class ResidualBlock(nn.Module): def __init__(self, in_channels, out_channels, stride=1): super(ResidualBlock, self).__init__() # Conv Layer 1 self.conv1 = nn.Conv2d( in_channels=in_channels, out_channels=out_channels, kernel_size=(3, 3), stride=stride, padding=1, bias=False ) self.bn1 = nn.BatchNorm2d(out_channels) # Conv Layer 2 self.conv2 = nn.Conv2d( in_channels=out_channels, out_channels=out_channels, kernel_size=(3, 3), stride=1, padding=1, bias=False ) self.bn2 = nn.BatchNorm2d(out_channels) # Shortcut connection to downsample residual # In case the output dimensions of the residual block is not the same # as it's input, have a convolutional layer downsample the layer # being bought forward by approporate striding and filters self.shortcut = nn.Sequential() if stride != 1 or in_channels != out_channels: self.shortcut = nn.Sequential( nn.Conv2d( in_channels=in_channels, out_channels=out_channels, kernel_size=(1, 1), stride=stride, bias=False ), nn.BatchNorm2d(out_channels) ) def forward(self, x): out = nn.ReLU()(self.bn1(self.conv1(x))) out = self.bn2(self.conv2(out)) out += self.shortcut(x) out = nn.ReLU()(out) return out
As you see, we define the layers, or the components of our network in the
__init__ function. In the
forward function, how are we going to string together these components to compute the output from our input.
Now, we can define our full network.
class ResNet(nn.Module): def __init__(self, num_classes=10): super(ResNet, self).__init__() # Initial input conv self.conv1 = nn.Conv2d( in_channels=3, out_channels=64, kernel_size=(3, 3), stride=1, padding=1, bias=False ) self.bn1 = nn.BatchNorm2d(64) # Create blocks self.block1 = self._create_block(64, 64, stride=1) self.block2 = self._create_block(64, 128, stride=2) self.block3 = self._create_block(128, 256, stride=2) self.block4 = self._create_block(256, 512, stride=2) self.linear = nn.Linear(512, num_classes) # A block is just two residual blocks for ResNet18 def _create_block(self, in_channels, out_channels, stride): return nn.Sequential( ResidualBlock(in_channels, out_channels, stride), ResidualBlock(out_channels, out_channels, 1) ) def forward(self, x): # Output of one layer becomes input to the next out = nn.ReLU()(self.bn1(self.conv1(x))) out = self.stage1(out) out = self.stage2(out) out = self.stage3(out) out = self.stage4(out) out = nn.AvgPool2d(4)(out) out = out.view(out.size(0), -1) out = self.linear(out) return out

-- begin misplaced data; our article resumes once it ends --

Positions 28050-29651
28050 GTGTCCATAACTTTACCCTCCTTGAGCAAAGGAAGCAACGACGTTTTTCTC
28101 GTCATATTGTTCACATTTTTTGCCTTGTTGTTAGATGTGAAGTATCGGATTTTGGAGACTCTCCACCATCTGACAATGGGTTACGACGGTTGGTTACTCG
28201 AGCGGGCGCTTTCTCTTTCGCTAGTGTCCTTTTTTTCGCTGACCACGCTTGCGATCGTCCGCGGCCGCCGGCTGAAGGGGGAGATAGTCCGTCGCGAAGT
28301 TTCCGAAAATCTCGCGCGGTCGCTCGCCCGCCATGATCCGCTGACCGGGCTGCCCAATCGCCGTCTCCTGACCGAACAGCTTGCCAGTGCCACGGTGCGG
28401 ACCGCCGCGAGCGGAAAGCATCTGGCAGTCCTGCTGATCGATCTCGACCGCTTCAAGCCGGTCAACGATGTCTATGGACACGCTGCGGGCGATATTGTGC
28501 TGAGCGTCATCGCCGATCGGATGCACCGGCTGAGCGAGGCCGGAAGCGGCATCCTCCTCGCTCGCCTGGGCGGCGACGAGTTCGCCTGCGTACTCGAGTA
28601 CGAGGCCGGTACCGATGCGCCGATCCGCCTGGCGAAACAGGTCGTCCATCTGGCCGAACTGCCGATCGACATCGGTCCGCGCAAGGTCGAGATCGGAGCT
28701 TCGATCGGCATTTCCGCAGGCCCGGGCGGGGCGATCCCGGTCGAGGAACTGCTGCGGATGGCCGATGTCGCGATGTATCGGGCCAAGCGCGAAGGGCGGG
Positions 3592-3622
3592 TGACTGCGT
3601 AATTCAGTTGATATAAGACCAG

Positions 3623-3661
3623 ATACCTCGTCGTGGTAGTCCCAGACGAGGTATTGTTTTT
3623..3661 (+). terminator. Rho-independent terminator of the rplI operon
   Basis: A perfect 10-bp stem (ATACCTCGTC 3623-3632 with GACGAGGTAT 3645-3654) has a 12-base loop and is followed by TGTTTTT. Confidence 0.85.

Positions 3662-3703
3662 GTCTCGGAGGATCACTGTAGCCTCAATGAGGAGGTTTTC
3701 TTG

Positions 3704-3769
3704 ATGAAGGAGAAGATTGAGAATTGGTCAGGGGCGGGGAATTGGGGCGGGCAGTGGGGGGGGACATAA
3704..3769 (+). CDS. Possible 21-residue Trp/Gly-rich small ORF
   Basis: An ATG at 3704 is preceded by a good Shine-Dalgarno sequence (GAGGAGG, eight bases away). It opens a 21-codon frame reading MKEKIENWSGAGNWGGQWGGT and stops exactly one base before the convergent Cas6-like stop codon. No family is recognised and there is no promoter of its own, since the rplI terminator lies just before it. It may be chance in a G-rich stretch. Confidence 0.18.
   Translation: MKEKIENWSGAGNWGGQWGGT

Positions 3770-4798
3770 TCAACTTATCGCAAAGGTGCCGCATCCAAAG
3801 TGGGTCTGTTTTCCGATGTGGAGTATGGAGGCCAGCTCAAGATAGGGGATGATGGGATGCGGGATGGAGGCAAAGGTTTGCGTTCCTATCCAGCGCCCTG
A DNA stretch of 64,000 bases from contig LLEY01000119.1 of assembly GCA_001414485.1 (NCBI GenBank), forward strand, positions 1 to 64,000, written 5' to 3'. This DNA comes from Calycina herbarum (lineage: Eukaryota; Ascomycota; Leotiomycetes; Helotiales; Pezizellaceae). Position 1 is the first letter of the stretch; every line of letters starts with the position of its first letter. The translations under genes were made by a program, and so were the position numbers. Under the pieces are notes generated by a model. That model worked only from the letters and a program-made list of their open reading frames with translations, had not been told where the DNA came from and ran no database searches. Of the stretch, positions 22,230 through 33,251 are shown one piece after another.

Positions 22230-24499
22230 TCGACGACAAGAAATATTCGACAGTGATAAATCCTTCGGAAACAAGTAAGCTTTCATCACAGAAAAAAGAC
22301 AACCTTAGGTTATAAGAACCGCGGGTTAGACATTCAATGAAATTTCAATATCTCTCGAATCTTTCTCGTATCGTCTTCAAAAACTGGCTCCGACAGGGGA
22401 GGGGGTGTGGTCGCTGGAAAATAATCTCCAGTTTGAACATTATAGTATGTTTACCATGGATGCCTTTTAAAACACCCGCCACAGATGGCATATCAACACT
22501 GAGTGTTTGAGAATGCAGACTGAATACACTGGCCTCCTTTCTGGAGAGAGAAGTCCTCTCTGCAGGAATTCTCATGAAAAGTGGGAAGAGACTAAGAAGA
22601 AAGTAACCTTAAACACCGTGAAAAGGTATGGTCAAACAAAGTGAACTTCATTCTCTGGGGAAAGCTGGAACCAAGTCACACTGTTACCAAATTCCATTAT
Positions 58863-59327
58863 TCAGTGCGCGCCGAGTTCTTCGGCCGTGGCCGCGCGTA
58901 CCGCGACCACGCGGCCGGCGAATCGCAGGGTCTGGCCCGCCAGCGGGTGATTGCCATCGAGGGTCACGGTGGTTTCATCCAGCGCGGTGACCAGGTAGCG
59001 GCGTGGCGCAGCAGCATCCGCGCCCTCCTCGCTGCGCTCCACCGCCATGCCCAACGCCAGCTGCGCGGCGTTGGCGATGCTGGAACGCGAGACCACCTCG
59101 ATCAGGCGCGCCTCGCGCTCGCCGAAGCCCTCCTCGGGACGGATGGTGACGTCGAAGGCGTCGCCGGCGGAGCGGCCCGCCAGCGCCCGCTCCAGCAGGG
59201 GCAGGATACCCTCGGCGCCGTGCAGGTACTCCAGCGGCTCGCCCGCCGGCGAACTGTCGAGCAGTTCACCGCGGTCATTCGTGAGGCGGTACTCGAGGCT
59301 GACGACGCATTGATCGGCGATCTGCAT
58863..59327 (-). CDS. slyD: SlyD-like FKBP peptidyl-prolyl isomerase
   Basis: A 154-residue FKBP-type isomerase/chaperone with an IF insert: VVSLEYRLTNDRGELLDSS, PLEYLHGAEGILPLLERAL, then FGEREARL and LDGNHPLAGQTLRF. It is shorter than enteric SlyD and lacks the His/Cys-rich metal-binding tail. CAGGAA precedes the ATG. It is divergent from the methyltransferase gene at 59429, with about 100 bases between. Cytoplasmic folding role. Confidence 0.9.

Now that we have our network object, we turn our focus to the input. We come across different types of input while working with Deep Learning. Images, audio or high dimensional structural data.
The kind of data we are dealing with will dictate what input we use. Generally, in PyTorch, you will realise that batch is always the first dimension. Since we are dealing with Images here, I will describe the input format required by images.
The input format for images is
[B C H W]. Where
B is the batch size,
C are the channels,
H is the height and
W is the width.
The output of our neural network is gibberish right now since we have used random weights. Let us now train our network.
Loading The Data
Let us now load the data. We will be making the use of
torch.utils.data.Dataloader class for this.
We first start by downloading the CIFAR-10 dataset in the same directory as our code file.
Fire up the terminal,
cd to your code directory and run the following commands.
wget http://pjreddie.com/media/files/cifar.tgz tar xzf cifar.tgz
You might need to use
curl if you're on macOS or manually download it if you're on windows.
We now read the labels of the classes present in the CIFAR dataset.
data_dir = "cifar/train/" with open("cifar/labels.txt") as label_file: labels = label_file.read().split() label_mapping = dict(zip(labels, list(range(len(labels)))))
We will be reading images using
PIL library. Before we write the functionality to load our data, we write a preprocessing function that does the following things.